“The holes in your life are permanent. You have to grow around them, like tree roots around concrete; you mould yourself through the gaps.”
I can’t remember the last time I was so engrossed in a book’s story and characters that I managed to finishing reading it in less than a day.
The Girl on the Train is a crime-thriller novel written by Paula Hawkins, and it was published in 2015. The world went crazy about the novel, and it soon won several awards. At first, I would only hear about this book when I was at home watching Loose Women on a weekday afternoon and so I thought ‘oh it seems to be the kind of book that a woman in her mid-50s would read.’ I also never really made the effort to actually look into what the book was about. It both looked and seemed like it definitely was a book that older women would spend their time reading when their husbands were at work during the day.
I only started paying attention to the book when I went to see Me Before You with my friends at the cinema last week. The trailer for the film was shown on the screen, and even before I realised what it was I instantly wanted to see it. I have a love for crime-thriller novels, one in particular I enjoyed was James Hayman’s ‘The Cutting’ (it’s worth checking out), so when I realised what this novel and soon-to-be-movie was about I felt the necessity to read it.
The book is very similar to that of Gone Girl; a woman in a strained relationship goes missing and everyone instantly assumes that the husband is to blame. However, this story is a lot more sinister. The story focuses on and is told from the perspective of three very different women: Rachel, Anna and Megan. Rachel is ‘the girl on the train’, who commutes to London every day despite being fired from her job for being an alcoholic. On this train she comes past two important houses; the first is owned by Megan and her husband Scott, whose lives Rachel has taken a particular interest in, and the second is owned by her ex-husband Tom and his wife Anna, both of which were having an affair whilst Tom was married to Anna. When one day Rachel witnesses Megan kissing another man that isn’t Scott, she starts getting involved in these people’s lives more than she wishes. Soon after Rachel sees this, Megan goes missing, and it’s truly a thrilling read.
I am fascinated with character development in stories, but Rachel’s one is very confusing. You’re not sure whether you should trust the character that is telling you the story so often. Rachel is an alcoholic, the reason for this being that when she was with Tom she could never conceive a child, meaning that Tom found to love someone else – Anna. Throughout the book I found myself constantly disappointed in the amount that Rachel managed to convince herself to go to the shop and buy alcohol, to the point where I was sighing out loud. A lot of the time, I realised that I could identify with Cathy (Rachel’s friend who she lives with), who is always scalding Rachel or pouring the remaining alcohol down the sink. Rachel’s almost obsession with her ex-husband really makes you think is she totally psycho, or is there more to it? When Rachel makes decisions to call or email Tom when she’s drunk, my reaction is ‘for god’s sake not again’. These actions of emailing her ex and always drinking pushes me to the limit of wanting to shut the book and never touch it again because it angers me so much. However, Hawkins did a great job of stopping me from that due to storyline development and also making me as a reader realise that these descriptions of an alcoholic with a dismal background is very close to the truth of how it is in real life. It’s almost like Hawkins pushes you to the edge of anger and disappointment in Rachel, but knows that you’re close to stopping reading, then she turns everything around. You really become emotionally invested in Rachel, because although she’s always making stupid decisions, there’s just something about her that makes you care.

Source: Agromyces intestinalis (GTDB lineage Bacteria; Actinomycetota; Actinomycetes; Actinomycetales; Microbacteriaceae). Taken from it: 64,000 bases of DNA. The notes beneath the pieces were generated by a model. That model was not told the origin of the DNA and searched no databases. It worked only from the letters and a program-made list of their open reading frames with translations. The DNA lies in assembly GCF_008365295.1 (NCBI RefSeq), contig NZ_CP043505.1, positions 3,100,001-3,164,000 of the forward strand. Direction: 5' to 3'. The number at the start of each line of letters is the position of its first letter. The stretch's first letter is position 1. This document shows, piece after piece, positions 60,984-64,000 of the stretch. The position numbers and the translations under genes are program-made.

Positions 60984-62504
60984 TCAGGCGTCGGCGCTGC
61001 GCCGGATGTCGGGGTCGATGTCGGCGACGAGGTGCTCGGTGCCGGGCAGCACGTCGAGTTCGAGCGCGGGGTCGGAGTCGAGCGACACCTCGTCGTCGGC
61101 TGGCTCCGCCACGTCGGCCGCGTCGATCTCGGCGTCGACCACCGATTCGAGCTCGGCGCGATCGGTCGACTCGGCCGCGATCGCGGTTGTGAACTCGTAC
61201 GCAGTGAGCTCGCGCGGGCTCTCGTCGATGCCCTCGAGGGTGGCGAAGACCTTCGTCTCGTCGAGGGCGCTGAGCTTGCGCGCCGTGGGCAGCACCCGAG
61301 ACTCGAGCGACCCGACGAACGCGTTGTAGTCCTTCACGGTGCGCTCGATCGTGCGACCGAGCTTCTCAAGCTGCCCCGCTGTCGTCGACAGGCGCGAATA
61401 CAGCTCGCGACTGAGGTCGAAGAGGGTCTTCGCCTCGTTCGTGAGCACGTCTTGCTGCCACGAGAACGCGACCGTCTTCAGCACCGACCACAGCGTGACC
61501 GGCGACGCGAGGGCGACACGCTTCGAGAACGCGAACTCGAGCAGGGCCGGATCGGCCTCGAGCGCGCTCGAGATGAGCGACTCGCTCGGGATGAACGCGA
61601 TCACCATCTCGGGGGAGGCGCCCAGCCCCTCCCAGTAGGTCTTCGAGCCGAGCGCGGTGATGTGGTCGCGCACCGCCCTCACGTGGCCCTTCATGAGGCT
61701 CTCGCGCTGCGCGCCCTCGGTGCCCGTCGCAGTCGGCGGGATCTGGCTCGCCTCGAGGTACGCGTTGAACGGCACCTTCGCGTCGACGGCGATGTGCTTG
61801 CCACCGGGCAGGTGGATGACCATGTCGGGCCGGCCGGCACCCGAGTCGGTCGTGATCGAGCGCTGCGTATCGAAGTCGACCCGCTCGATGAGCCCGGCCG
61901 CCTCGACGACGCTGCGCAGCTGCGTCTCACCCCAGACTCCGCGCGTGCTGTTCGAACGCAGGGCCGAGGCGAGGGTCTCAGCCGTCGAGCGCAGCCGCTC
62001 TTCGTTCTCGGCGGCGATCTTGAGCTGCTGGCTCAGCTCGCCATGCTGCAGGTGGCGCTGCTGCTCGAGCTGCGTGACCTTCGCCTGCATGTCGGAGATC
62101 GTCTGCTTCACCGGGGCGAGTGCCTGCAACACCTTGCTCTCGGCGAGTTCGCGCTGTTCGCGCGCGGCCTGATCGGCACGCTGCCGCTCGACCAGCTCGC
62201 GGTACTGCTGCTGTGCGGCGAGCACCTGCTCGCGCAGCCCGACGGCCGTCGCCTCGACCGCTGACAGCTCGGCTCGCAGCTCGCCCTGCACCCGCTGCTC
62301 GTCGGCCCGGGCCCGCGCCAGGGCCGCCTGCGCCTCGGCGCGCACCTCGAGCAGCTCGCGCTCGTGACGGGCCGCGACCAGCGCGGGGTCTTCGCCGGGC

Surprisingly you don’t know all that much about Megan and Scott’s personalities until the end of the book – when it gets really sinister. I won’t spoil it for you, but almost every single characters’ personality has done a complete U-turn. Megan’s diary entries don’t come into play until about halfway through the book, even then it’s just flashbacks. Her entries address the issues that she has, and how blind her husband was to see them. You almost feel sorry for Megan; however, she is not given that much time or her story isn’t told in that much detail that you don’t really care whether she turns up dead or alive. If there’s one thing you feel sorry for, she’ll suddenly make you angry by doing something wrong in the next instant. Even though this book revolves around the disappearance of her, it’s everyone else’s lives that matter; Scott’s, Rachel’s, Anna’s, Tom’s.
Throughout the whole book I had no idea who the real person responsible was, and although I wanted to know who it was, I didn’t give into the temptation to look at the end of the book and try to guess who it was. I’ll just say this; every character is involved with each other some way, and I guess that the person who is responsible was never obvious, but it was a fair shock too.
The Girl on the Train has been turned into a movie adaptation and will be released on October 7th 2016. I urge you to read the book, and I truly do hope that the movie will be just as good. It features an all-star cast – Emily Blunt as Rachel, Luke Evans as Scott, Rebecca Ferguson as Anna, Justin Theroux as Tom and Haley Bennett as Megan.
You can buy the book here: https://www.amazon.co.uk/Girl-Train-Paula-Hawkins/dp/0552779776/ref=sr_1_1?ie=UTF8&qid=1466252634&sr=8-1&keywords=the+girl+on+the+train
Watch the trailer for the film on YouTube: https://www.youtube.com/watch?v=-CKPj4O5_9s